A surprising winner – iTunesU vs. GoogleDrive

During the last weeks I’ve tried to work with two different apps: GoogleDrive and iTunesU.

They are not developed for the same purposes but I used them for almost the same things in two different groups. My implication was to create an interactive platform for the students to look for exercises, to work, to create products and to give a chance to interact with each other.

The first group was a 9th grade in religion and the other an 11th grade in politics/economics. The first group uses GoogleDrive for the whole year, the other one iTunesU for some weeks.

GoogleDrive is not difficult to use and it allows to collect and produce different materials: text, pictures, presentations. Most of the programs inside the apps are well-known by the students and they can use it from their own computers and smartphones. The most important thing for you as teacher is to organize a good structure (use settings, security etc.). The wonderful app iTunesU, which we’ve used during the last paducation workshop, is better designed and it has got more useful possibilities for education. But there is a big disadvantage in our structure: if the iPads are not owned by the students, you can not really use the advantages of iTunesU. That is the reason why my iTunesU course only a nice platform for communicate my ideas and the excercises. This fundamental fault is the reason why I cannot use iTunesU in a school in which we only lend iPads to the students.

But in the end, there is a surprising winner: the best products and the most interaction in both groups were settled in a non-app-based environment. It’s “your”, which is a version of Etherpad. This web-based collaborative real-time editor allows the students to write texts together in a very simple way. It is easier to start the exercises and it’s easier to interact for the students than with iTunesU or with GoogleDrive. If it’s necessary they can continue their exercises at home or everywhere they like. Via the timeline-function for me as a teacher it’s easy to look WHO did WHAT WHEN. Or to recreate an earlier, but better version of a text. The timeline function maybe used also for reflecting the working process.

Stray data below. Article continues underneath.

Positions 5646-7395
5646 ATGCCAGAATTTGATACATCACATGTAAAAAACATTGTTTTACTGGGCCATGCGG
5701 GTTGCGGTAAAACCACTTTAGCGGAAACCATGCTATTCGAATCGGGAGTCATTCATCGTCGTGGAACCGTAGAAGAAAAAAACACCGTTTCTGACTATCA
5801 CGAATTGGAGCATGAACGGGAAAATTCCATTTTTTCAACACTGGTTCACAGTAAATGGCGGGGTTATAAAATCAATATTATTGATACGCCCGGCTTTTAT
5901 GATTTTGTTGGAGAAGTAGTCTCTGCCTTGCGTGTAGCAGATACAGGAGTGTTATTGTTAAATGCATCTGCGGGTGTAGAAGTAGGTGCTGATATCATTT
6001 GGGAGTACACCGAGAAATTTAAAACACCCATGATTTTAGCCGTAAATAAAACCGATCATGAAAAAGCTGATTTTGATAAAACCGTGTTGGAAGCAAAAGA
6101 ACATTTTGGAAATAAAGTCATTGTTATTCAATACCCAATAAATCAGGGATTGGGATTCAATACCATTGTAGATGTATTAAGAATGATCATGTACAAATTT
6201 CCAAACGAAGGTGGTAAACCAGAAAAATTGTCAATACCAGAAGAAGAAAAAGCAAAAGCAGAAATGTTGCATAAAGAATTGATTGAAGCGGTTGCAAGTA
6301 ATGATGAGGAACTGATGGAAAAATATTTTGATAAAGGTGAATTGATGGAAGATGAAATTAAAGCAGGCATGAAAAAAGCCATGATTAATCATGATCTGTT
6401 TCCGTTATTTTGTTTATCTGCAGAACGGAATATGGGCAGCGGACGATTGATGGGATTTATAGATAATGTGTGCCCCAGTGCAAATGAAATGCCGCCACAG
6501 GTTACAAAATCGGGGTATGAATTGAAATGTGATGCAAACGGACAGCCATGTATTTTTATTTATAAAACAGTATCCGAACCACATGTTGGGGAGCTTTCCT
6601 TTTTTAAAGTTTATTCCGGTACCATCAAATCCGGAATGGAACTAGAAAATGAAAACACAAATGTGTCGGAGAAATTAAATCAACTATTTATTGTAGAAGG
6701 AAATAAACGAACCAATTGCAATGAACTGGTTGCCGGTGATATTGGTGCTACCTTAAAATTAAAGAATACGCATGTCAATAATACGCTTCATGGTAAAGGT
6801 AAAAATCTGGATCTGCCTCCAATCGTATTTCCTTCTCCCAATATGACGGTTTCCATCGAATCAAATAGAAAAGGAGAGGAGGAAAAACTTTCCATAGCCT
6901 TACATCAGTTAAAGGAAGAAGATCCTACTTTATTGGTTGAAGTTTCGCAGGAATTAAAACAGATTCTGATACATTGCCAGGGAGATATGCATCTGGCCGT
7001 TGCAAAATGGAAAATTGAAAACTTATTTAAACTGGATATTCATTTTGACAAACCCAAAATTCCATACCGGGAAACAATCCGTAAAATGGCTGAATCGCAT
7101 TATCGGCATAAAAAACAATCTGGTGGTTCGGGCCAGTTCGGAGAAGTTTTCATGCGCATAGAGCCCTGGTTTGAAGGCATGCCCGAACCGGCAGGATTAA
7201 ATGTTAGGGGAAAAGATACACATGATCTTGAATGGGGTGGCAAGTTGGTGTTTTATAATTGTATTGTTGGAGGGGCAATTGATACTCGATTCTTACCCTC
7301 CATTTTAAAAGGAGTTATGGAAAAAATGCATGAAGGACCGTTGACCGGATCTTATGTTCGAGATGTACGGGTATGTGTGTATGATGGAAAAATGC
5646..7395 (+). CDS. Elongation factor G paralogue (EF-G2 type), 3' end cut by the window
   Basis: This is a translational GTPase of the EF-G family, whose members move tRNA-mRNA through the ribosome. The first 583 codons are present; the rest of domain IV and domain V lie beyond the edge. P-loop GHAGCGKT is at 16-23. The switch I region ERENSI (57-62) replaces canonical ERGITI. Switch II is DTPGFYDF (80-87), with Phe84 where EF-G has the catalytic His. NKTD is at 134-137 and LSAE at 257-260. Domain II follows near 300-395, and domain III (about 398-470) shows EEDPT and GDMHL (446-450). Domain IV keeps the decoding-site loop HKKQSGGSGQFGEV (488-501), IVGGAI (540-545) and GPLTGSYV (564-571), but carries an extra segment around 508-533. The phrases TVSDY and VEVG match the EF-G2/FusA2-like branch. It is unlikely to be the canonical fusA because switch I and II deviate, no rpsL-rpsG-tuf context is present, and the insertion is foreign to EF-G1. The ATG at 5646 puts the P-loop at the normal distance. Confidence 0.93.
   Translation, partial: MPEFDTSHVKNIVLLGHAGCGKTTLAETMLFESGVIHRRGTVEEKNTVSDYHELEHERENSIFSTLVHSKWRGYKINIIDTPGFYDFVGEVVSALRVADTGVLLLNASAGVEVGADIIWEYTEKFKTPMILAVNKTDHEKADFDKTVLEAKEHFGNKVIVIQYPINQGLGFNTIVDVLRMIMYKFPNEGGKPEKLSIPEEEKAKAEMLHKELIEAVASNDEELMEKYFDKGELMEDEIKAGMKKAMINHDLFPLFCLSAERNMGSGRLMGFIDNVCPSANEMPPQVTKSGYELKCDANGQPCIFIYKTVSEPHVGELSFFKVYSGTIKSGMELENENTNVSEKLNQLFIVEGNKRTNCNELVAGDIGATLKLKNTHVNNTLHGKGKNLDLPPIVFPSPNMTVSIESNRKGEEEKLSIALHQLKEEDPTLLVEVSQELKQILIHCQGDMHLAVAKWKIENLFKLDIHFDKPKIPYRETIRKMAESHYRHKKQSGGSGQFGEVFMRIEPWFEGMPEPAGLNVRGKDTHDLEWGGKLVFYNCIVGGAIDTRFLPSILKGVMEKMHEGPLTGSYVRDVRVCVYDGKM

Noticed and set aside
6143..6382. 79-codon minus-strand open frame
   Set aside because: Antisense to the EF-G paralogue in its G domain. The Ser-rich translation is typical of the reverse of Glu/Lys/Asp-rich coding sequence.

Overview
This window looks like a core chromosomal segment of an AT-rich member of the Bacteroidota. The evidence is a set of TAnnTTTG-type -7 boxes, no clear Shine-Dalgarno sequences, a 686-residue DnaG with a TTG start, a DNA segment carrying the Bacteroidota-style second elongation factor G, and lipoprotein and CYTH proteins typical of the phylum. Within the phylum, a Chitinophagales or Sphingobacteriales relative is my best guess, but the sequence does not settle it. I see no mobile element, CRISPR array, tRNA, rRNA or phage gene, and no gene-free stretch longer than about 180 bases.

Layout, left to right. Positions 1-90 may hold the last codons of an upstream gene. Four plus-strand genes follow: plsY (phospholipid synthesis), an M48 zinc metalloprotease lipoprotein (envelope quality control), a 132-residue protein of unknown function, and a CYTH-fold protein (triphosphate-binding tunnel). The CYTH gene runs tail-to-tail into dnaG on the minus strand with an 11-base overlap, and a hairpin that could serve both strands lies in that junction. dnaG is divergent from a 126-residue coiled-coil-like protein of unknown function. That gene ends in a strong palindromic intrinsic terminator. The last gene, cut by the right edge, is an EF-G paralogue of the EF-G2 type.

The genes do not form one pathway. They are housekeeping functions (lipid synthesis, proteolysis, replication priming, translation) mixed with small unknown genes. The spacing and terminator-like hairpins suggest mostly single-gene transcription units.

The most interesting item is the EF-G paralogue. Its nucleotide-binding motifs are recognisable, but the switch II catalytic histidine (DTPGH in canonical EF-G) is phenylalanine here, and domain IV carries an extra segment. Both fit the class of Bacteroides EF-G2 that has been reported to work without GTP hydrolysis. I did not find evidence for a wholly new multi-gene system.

In my reflections about education I mostly think about efficiency and that’s it: neither iTunesU or GoogleDrive can be used truly efficiently at our setting – as long as not each of our students has their own tablet etc. The best way seems to be an easy way: using web-based products and take them to complete the teaching, but not to substitute the “classical” methods. And I’m still dreaming of a one-to-one solution…

Author: Gabriel-Hund-Goeschel

I am a teacher at Lichtenberg school teaching Politics/Economy and Religion. You can find me on Facebook, Skype or via eMail.

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